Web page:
Take 5 Minutes to Train

Rocco, a Boxer
Rocco, a Boxer

You can get a lot of training done in 5 minutes –

If you train your dog for 5 minutes a day, every day.  In five minutes, you can get in 50 click/treats (if you are on top of your game!) and train a new behavior quickly.  In reality, your dog is learning all the time about how to get what he wants, and to avoid what he doesn’t like.  Why not spend just a few minutes a day rewarding the behavior you want, putting it on cue, and reinforcing your dog’s response to that cue? 

What to do?
Where to start?  Start small.  Decide on one thing you would like your dog to to, and break down that behavior to the smallest parts possible.  Decide to reinforce a simple behavior of self-control like sitting, whenever it occurs.  You don’t have to give the behavior a name, you can simply click and treat behavior that you like, and it will occur more frequently.

Here’s how:  have your clicker and treats ready, your dog near you inside the house.  Wait for the dog to sit, click and toss a treat away.  Your dog will eat the treat and probably come back to you.  Wait for a sit again, click and toss another treat.  Make sure you have attractive treats, so the dog will want to work to make you click.  This can become a fun game for you and your dog – if you want to exercise your dog, you can get him excited and moving quickly, or if you want it more leisurely and relaxed, you can keep the action low-key.  Either way, you are increasing the likelihood that your dog will sit when they approach people – a desirable behavior.

Other simple ways to increase attentiveness:  when you are out on a walk with your dog, click and treat when your dog offers eye contact (on leash), or voluntarily comes back to you (off leash).

What if you want to train a complex task?
If you want to train something more complicated like retrieving a ball or toy, spend some time analyzing the behavior you want to train.  A retrieve is a chain of several behaviors linked together.  Decided exactly what you want your dog to do, and write down the sequence of behaviors in the   chain.   What do you want the dog to do when you throw the object – wait at your side, or chase the ball?  How do you want him to bring it back?  What does he do when he gets back to you?  Define that.  It is best to back-chain:  teach the end of the behavior chain first, and work back to the beginning.  But you still work on the chain bit by bit – and you can get a lot done in 5 minutes.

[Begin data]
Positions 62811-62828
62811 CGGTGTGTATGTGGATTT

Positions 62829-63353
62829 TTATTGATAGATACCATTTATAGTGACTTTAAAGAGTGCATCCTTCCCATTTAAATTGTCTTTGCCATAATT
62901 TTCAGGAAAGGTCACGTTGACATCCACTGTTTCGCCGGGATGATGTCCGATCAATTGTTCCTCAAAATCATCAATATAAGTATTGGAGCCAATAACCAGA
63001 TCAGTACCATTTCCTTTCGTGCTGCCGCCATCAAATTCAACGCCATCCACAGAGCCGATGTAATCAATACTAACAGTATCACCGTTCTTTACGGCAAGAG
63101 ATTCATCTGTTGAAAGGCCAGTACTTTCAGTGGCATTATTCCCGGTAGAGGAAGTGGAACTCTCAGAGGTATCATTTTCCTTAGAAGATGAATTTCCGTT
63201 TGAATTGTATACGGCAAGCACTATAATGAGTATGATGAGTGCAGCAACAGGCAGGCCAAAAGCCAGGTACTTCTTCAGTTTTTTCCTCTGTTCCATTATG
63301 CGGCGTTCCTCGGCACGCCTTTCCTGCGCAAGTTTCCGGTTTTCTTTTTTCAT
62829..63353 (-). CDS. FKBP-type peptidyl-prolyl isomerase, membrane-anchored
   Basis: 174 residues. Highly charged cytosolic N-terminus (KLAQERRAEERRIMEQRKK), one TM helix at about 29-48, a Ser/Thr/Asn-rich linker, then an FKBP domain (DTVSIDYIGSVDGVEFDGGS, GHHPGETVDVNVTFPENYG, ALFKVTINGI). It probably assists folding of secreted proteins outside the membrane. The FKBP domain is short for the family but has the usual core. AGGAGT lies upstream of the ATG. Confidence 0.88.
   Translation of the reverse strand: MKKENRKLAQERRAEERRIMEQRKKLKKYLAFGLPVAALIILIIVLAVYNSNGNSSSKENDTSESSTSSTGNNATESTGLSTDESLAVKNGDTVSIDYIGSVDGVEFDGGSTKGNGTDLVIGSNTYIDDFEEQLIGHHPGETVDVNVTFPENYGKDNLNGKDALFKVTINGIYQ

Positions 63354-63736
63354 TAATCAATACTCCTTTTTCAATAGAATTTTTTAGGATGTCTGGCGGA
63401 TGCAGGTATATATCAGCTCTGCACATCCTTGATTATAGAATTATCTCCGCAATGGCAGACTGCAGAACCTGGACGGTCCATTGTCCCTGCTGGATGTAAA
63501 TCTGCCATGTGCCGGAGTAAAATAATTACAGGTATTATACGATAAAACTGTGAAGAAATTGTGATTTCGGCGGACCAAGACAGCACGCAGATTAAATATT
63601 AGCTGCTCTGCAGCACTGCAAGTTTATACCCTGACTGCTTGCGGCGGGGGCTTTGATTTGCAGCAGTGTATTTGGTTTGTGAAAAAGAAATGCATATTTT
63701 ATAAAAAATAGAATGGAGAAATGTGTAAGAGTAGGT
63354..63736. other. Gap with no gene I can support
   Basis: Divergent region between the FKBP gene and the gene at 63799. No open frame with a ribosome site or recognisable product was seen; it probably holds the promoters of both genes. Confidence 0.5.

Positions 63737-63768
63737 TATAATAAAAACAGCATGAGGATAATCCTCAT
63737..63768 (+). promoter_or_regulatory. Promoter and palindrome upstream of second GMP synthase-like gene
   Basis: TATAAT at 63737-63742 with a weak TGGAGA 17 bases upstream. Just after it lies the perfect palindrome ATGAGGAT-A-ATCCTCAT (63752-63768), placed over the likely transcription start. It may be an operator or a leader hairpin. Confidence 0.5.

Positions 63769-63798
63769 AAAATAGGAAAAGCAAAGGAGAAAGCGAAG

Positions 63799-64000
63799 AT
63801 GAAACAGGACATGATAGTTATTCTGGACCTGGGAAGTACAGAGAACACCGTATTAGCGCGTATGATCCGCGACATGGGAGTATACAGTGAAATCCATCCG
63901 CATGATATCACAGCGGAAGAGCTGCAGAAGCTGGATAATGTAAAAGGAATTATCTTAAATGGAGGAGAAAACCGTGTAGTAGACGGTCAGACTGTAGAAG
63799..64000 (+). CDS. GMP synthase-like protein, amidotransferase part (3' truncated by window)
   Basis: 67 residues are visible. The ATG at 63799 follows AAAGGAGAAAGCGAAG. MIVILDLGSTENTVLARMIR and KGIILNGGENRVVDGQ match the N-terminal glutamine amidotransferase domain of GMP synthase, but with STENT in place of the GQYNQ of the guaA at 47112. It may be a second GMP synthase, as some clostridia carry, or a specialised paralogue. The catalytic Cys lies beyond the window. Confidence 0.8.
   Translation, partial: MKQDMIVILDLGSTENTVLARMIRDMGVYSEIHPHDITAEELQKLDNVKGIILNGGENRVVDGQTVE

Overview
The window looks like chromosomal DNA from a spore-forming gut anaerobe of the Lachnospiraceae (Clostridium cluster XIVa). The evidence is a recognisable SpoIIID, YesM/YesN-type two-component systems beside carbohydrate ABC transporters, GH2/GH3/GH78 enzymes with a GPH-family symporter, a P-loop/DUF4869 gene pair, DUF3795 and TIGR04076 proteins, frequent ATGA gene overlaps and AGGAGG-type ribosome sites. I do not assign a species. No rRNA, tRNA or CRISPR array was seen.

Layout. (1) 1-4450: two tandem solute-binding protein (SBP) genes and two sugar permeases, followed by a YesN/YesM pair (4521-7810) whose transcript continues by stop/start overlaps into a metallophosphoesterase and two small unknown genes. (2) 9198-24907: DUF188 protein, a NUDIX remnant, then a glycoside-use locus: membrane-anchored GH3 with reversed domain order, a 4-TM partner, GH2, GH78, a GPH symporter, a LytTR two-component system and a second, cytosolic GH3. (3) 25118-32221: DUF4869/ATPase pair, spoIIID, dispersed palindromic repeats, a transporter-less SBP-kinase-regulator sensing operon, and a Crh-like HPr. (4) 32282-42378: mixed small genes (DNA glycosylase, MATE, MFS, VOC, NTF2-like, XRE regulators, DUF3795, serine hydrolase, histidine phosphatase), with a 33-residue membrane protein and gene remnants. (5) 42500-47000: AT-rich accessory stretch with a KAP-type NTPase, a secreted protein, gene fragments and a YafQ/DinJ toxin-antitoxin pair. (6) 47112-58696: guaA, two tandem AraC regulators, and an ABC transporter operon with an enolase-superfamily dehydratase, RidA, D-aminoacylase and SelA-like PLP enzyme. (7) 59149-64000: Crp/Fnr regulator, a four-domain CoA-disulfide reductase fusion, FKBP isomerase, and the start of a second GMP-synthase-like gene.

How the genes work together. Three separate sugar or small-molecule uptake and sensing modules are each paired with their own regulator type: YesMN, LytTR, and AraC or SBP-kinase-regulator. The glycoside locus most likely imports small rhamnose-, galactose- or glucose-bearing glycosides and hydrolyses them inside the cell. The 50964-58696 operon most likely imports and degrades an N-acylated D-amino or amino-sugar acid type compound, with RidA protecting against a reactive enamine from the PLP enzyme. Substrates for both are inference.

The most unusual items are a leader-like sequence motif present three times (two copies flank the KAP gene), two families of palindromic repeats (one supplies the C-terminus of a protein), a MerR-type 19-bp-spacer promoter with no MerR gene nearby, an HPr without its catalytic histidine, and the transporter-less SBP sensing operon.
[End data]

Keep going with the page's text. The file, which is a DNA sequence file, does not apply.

Set yourself up for success
Make it easy to do mini training sessions at home by having clicker and treats in cabinets, drawers, or containers in several places around your house (covered and out of reach of the dog!).  I have a clicker and treats stashed in my kitchen, in my living room, and in the office.  I have a clicker in the glove box of my truck.  If I had a table or shelf near the front door, I would have training supplies there too.  If the tools are ready to hand, it is easier to get started 🙂

Finding those 5 minutes – Think about your lifestyle and when you already interact with your dog.  When I return home from work, I like to play with my dogs and wander around in the backyard with them.  Training is just another form of play for us.  My partner likes to have time alone when he gets home from work and doesn’t want to interact with anyone – not a good time for him to train.

Here are a few ideas for finding time to train:

Use part of one of your dog’s meals for training

During a walk – bring your clicker and treats along and mix it up

Just after you come home and let the dog out

In the backyard while you are doing yard work that does not involve machines like mowers (or sharp tools)

In the kitchen while you prepare a meal (makes treats easily available too)

While you watch TV (especially during commercial breaks)

Instead of Tweeting or Facebooking (or train first, and go to social media as your reinforcement

Whenever you catch your dog doing something right!  So often, when the dog is being calm and quiet in a difficult situation, they are ignored and don’t get reinforced for being good.

When that triggering event happens – the mailman arrives, the garbage truck stops,  the school bus arrives.  I recently switched internet providers and the installers were at my house for a few hours working inside and outside.  I put my young dog, Deagan, in his crate before they arrived.  Each time one of the cable guys came inside, I presented a spoon with peanut butter on it to Deagan.  He got a lick and learned that person coming into the house = a tasty treat for that good dog resting in his crate.

Deagan

© Dawn Gilkison Positive Solutions Dog Training

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